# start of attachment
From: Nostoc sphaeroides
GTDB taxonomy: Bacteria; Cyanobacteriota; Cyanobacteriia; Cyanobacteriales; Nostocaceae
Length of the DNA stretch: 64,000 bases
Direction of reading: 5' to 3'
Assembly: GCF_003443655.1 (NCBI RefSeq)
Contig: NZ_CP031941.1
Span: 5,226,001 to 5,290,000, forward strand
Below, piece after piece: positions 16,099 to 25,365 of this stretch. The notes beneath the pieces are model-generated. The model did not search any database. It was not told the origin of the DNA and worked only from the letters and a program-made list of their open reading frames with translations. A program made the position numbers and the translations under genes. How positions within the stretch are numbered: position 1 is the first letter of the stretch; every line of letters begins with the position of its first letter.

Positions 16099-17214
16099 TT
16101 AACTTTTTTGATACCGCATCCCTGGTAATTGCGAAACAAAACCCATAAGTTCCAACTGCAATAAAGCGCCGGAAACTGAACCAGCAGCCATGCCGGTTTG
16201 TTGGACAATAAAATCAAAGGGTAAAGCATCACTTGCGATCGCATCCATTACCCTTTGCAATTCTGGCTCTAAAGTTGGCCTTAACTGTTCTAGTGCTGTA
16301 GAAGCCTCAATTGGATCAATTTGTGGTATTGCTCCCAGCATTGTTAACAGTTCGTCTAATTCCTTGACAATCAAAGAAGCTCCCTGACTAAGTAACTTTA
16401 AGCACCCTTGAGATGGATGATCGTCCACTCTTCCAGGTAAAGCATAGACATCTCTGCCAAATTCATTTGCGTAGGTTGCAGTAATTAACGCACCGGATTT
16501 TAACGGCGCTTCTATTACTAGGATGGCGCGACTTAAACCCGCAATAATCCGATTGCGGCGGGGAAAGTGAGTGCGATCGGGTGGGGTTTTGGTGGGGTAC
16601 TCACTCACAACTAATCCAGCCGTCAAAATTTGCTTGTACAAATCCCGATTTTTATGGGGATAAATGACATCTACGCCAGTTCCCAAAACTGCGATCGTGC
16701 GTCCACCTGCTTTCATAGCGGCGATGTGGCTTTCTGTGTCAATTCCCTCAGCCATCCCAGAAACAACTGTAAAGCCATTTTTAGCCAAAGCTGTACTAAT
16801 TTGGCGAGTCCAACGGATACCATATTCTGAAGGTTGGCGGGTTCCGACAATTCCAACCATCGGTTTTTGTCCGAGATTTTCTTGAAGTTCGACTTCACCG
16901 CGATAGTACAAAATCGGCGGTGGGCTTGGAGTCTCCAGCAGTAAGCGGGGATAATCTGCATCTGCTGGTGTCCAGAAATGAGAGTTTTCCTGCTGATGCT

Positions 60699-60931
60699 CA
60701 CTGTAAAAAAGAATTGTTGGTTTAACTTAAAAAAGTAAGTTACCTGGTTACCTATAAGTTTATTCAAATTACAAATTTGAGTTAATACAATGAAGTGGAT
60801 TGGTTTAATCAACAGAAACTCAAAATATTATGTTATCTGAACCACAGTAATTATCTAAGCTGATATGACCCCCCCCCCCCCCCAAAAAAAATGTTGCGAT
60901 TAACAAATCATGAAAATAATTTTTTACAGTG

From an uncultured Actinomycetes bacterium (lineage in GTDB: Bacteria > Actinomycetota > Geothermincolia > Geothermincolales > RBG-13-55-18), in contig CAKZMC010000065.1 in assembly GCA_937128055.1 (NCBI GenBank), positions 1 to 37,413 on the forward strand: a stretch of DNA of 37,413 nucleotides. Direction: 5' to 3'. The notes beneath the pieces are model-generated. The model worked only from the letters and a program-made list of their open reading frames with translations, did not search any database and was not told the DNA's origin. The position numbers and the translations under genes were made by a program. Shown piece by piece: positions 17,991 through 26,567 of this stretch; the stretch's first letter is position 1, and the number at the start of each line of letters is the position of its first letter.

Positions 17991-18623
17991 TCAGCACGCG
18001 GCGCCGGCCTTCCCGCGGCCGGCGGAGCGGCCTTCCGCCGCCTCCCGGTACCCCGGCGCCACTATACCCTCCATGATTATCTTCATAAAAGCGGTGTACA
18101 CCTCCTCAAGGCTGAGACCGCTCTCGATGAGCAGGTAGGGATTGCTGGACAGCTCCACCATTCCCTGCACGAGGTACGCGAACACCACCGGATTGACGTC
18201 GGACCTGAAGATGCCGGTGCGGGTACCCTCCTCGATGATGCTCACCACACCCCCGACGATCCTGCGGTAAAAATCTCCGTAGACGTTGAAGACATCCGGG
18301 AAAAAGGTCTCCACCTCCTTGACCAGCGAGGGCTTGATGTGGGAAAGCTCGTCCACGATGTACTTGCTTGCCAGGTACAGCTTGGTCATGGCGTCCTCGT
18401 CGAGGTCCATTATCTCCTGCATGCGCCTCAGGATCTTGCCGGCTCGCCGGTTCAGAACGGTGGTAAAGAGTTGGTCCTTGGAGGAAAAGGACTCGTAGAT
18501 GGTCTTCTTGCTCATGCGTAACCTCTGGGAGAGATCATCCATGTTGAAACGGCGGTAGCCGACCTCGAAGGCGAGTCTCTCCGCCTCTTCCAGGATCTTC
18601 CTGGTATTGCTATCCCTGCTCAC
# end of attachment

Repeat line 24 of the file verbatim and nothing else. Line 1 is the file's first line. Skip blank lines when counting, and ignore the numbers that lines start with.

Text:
60901 TAACAAATCATGAAAATAATTTTTTACAGTG